Should texting while driving be a primary offense?

Florida passed an anti-texting-and-driving law two years ago but only as a secondary offense. Last year, the Florida Highway Patrol only issued 2,061 tickets for texting.
Recently, the National Safety Council reported that in the first six months of 2015, traffic fatalities in the U.S. were up 14 percent compared to the same period the year before. Serious injuries were up 30 percent. We are going quickly toward the deadliest driving year since 2007.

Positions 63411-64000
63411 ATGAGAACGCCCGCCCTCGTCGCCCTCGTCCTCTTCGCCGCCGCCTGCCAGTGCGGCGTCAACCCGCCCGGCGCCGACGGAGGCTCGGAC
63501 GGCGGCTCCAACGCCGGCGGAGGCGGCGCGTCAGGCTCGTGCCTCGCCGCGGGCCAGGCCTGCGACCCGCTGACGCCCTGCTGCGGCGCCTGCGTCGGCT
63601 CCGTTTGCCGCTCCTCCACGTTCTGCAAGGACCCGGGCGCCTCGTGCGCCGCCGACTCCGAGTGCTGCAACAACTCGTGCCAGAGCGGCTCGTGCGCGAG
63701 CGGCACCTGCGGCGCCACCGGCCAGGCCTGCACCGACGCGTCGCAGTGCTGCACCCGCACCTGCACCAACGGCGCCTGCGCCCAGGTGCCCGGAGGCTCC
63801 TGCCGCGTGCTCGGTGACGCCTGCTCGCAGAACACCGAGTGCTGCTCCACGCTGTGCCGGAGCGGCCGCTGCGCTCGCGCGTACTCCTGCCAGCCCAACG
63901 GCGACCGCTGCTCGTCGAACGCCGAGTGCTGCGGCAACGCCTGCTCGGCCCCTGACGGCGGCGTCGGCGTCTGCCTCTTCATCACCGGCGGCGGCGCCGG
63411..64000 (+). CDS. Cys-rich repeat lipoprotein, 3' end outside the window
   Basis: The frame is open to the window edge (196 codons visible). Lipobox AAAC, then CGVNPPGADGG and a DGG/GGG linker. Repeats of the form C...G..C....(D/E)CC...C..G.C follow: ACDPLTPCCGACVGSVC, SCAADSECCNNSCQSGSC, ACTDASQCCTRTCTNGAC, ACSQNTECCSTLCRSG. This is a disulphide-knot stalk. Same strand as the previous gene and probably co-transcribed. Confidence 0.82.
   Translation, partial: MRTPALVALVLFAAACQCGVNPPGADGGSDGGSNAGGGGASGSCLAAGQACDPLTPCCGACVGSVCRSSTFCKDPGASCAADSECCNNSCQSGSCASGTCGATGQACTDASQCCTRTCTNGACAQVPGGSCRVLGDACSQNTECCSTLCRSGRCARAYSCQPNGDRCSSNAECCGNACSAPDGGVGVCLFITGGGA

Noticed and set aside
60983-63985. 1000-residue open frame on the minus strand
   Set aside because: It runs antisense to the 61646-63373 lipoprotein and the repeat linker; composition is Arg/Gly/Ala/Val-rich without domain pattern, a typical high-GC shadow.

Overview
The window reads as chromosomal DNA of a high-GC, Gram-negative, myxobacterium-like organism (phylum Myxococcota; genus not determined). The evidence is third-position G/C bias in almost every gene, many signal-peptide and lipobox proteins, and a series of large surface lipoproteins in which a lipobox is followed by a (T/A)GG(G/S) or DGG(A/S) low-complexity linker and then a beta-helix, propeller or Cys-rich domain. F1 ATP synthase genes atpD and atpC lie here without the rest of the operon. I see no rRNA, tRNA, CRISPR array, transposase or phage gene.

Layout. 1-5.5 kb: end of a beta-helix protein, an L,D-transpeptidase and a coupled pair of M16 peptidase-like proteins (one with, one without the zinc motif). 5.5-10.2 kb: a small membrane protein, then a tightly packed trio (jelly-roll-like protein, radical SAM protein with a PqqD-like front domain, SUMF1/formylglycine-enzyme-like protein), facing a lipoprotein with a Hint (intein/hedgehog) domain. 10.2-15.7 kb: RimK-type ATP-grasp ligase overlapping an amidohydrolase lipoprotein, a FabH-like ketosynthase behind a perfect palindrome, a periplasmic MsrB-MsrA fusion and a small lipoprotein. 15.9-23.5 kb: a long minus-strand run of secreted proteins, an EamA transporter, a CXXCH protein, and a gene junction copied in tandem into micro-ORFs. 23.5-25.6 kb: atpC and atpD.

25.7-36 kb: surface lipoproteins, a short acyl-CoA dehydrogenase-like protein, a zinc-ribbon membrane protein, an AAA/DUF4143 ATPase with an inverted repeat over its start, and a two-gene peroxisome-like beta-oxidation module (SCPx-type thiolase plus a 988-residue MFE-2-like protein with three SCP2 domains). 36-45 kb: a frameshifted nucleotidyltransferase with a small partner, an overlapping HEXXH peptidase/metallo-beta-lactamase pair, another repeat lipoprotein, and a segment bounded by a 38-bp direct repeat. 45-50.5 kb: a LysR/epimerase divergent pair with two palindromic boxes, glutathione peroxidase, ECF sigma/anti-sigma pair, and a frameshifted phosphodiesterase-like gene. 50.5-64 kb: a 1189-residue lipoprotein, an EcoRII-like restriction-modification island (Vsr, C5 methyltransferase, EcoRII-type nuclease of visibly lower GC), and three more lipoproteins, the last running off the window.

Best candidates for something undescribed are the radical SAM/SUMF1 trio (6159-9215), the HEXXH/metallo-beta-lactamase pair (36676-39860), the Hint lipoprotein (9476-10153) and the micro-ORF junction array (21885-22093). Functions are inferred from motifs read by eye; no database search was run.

News4Jax reports that Senator Thad Atltman from Rocklege has filed  a proposed bill to strengthen Florida’s texting-while-driving ban. According to the proposal, the bill would make texting while driving a “primary” offense – meaning police could pull over motorists who violate the ban.  Under current law, it is considered a “secondary” offense. That means motorists can only be cited for texting while driving if they are stopped for other reasons.  Senator Altman’s measure goes further than a bill (HB 25) filed in August by Rep. Richard Stark, D-Weston, that would toughen penalties for motorists who text while driving in school zones or at school crossings.  Stark’s bill calls for doubling fines for motorists who violate the texting-while-driving ban in the designated school areas.  Currently the state only charges violators $30 for a first violation for texting while driving, under a law passed in 2013. A second offense comes with a $60 fine. The new bills are similar to bills the two filed in early 2015, which died in the regular spring session without making it to the floor for a vote in either the House or the Senate. The big difference is that in the spring Sachs and Stark were proposing to change texting while driving from a secondary offense to a primary offense. That would have allowed police to pull someone over for just texting and driving.

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